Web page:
A major international conference at The University of Nottingham will hear calls for better strategies to fight child abuse and immunity for existing child protection systems against public sector cuts.
The conference, entitled ‘Children as Victims : Prevalence and Protection’, will hear from an expert panel of international speakers commenting on recent studies which have shown that child abuse is much more prevalent in the UK and the rest of the world than previously thought.
A major survey by the UK charity, the NSPCC, last month reported that nearly one in five secondary schoolchildren in the UK have been the victims of violence, sexual abuse or neglect. And surveys of young adults (18-24 years) in the UK have found that one in four suffered some form of abuse or maltreatment during their childhood.
The event is taking place at the East Midlands Conference Centre, University Park, Nottingham, NG7 2RJ on Monday 14th March 2011. It has been organised by the University’s Institute of Work, Health and Organisations (IWHO) and the NSPCC and has attracted a large audience of professionals. The findings of the NSPCC surveys and other research will be discussed by a number of experts who have found a similar picture of child victims in the USA, Australia, Japan and Central and Eastern Europe.
Professor of Forensic Psychology and Child Health, Kevin Browne, from IWHO, said: “Our own research here at the University has mirrored the latest NSPCC surveys in that there are likely to be children in every secondary school who have or are suffering physical and/or sexual violence at the hands of their parents and other adults, their peers or other children. Governments have taken steps to improve child protection but health and social services are more likely to fire fight a small proportion of cases than help prevent the causes of violence to all children, or ensure that children at risk receive appropriate intervention in time.”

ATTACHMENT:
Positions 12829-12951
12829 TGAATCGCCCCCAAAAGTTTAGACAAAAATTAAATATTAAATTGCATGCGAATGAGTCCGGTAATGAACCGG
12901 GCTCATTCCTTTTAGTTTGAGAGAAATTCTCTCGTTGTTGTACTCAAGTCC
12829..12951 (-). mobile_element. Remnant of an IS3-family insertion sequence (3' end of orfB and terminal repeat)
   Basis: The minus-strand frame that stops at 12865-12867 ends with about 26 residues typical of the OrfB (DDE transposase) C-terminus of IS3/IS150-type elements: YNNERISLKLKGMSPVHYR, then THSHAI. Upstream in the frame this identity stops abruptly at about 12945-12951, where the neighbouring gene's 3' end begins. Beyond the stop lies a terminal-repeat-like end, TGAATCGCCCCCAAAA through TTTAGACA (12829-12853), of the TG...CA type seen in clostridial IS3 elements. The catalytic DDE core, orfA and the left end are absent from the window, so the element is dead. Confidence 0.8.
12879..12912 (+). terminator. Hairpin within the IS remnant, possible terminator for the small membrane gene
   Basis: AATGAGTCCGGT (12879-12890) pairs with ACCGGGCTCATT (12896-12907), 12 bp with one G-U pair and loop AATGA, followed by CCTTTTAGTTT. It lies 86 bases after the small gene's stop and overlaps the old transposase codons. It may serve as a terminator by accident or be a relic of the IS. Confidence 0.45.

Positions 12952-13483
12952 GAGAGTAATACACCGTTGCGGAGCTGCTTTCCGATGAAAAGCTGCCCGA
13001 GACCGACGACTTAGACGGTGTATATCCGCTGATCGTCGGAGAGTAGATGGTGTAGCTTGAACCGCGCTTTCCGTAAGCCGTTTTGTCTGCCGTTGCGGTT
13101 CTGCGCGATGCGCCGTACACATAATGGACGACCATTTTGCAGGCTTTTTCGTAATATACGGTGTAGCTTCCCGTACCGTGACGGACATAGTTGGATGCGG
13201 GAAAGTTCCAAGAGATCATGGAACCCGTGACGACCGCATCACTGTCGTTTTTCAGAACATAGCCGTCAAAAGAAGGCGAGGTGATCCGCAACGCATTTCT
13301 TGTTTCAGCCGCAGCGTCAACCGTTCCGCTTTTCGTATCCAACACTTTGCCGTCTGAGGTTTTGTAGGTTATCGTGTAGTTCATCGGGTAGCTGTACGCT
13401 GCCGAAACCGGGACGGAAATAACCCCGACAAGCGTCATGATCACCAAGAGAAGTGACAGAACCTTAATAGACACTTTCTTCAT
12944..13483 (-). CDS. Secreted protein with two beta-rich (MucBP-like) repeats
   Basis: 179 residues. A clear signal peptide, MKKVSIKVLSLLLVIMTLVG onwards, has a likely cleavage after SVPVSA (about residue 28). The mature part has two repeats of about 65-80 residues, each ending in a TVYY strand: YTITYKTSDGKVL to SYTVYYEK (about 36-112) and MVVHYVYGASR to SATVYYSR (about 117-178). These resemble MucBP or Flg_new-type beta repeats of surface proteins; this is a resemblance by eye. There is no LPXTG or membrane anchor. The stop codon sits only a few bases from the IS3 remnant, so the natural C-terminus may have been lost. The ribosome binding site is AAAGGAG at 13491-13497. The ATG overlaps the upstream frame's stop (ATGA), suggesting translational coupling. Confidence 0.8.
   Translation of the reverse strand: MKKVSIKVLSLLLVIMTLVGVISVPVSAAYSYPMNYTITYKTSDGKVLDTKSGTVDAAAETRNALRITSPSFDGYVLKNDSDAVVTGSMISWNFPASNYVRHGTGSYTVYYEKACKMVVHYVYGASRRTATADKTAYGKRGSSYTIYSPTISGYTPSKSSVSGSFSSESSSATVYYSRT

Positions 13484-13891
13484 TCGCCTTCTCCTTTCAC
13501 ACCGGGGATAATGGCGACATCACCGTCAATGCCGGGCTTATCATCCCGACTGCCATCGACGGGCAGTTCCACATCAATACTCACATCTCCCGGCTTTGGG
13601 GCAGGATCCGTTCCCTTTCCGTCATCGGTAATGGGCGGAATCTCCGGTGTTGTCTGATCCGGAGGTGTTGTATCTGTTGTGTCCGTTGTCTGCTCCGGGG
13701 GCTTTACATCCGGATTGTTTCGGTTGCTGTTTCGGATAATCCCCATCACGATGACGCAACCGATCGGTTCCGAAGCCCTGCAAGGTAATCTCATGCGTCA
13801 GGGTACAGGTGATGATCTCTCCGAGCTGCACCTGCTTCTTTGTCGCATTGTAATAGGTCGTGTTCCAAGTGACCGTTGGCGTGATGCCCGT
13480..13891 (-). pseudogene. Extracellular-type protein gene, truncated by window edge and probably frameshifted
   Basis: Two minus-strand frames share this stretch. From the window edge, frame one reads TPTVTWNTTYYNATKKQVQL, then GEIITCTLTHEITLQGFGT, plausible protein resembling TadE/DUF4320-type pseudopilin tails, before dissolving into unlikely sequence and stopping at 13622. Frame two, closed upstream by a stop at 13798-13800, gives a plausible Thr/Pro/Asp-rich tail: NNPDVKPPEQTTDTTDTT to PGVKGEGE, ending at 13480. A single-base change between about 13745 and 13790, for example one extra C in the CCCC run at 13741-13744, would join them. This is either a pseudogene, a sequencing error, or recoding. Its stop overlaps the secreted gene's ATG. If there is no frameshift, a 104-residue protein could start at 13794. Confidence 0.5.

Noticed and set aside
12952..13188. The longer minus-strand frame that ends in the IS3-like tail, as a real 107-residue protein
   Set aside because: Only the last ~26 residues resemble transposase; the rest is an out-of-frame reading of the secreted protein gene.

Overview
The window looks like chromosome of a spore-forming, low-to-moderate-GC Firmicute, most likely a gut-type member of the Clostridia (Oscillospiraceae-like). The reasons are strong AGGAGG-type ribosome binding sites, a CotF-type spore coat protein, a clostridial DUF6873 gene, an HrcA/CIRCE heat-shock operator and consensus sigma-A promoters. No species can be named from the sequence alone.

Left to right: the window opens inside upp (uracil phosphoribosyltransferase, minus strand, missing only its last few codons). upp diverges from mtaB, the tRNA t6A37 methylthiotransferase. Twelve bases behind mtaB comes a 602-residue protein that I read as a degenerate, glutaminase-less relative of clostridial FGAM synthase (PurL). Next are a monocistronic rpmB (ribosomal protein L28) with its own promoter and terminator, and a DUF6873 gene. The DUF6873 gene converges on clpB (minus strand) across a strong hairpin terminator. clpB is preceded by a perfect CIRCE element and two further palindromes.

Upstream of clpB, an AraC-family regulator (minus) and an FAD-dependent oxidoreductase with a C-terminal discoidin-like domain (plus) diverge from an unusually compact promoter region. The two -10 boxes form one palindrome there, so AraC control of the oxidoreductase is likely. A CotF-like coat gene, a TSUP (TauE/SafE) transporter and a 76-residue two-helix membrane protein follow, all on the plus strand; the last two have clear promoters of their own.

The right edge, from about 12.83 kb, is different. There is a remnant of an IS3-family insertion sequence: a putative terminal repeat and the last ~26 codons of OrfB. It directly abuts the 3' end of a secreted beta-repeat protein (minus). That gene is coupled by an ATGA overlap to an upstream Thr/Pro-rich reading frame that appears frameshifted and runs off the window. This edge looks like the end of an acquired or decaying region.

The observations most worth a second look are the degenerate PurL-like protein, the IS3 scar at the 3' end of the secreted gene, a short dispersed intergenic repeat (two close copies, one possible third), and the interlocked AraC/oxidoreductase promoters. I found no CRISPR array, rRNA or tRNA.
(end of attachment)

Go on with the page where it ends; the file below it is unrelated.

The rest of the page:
He added: “The team at The University of Nottingham, in collaboration with Warwickshire Police, are working hard to develop new strategies to prevent bullying and victimisation of children in schools and the community. But, initiatives such as school safety programmes are being threatened by public sector cuts and reduced police budgets in England. We think this goes against the principles of the Prime Minister’s ‘Big Society’ and places children at risk of harm.”
An expert panel will be considering how to intervene and treat children who have suffered as victims and ways to prevent their further victimisation and later mental health problems. Severely abused children are almost nine times more likely to try to kill themselves and almost five times more likely to self-harm than children who have not suffered abuse.
The NSPCC’s Head of Strategy and Development, Jon Brown will chair the presentations and discussions by the international panel of experts including Professor David Finkelhor (USA), and Stephen Smallhouse (Australia), Maria Keller- Hamela (Nobody’s Children Foundation, Poland) and Professor Danya Glaser (International Society for the Prevention of Child Abuse).
Members of the media are welcome to attend the conference. Please contact the University’s Media Relations Office on 0115 951 5793.
— Ends —
More information is available from Prof Kevin Browne on +44 (0)115 823 2210 email@example.com
or Emma Rayner, Media Relations Manager, University of Nottingham on +44 (0)115 951 5793, firstname.lastname@example.org
Notes to editors: The University of Nottingham, described by The Sunday Times University Guide 2011 as ‘the embodiment of the modern international university’, has award-winning campuses in the United Kingdom, China and Malaysia. It is ranked in the UK's Top 10 and the World's Top 75 universities by the Shanghai Jiao Tong (SJTU) and the QS World University Rankings. It was named ‘Europe’s greenest university’ in the UI GreenMetric World University Ranking, a league table of the world’s most environmentally-friendly higher education institutions, which ranked Nottingham second in the world overall.
The University is committed to providing a truly international education for its 40,000 students, producing world-leading research and benefiting the communities around its campuses in the UK and Asia.
More than 90 per cent of research at The University of Nottingham is of international quality, according to the most recent Research Assessment Exercise, with almost 60 per cent of all research defined as ‘world-leading’ or ‘internationally excellent’. Research Fortnight analysis of RAE 2008 ranked the University 7th in the UK by research power. The University’s vision is to be recognised around the world for its signature contributions, especially in global food security, energy & sustainability, and health.
More news from the University at: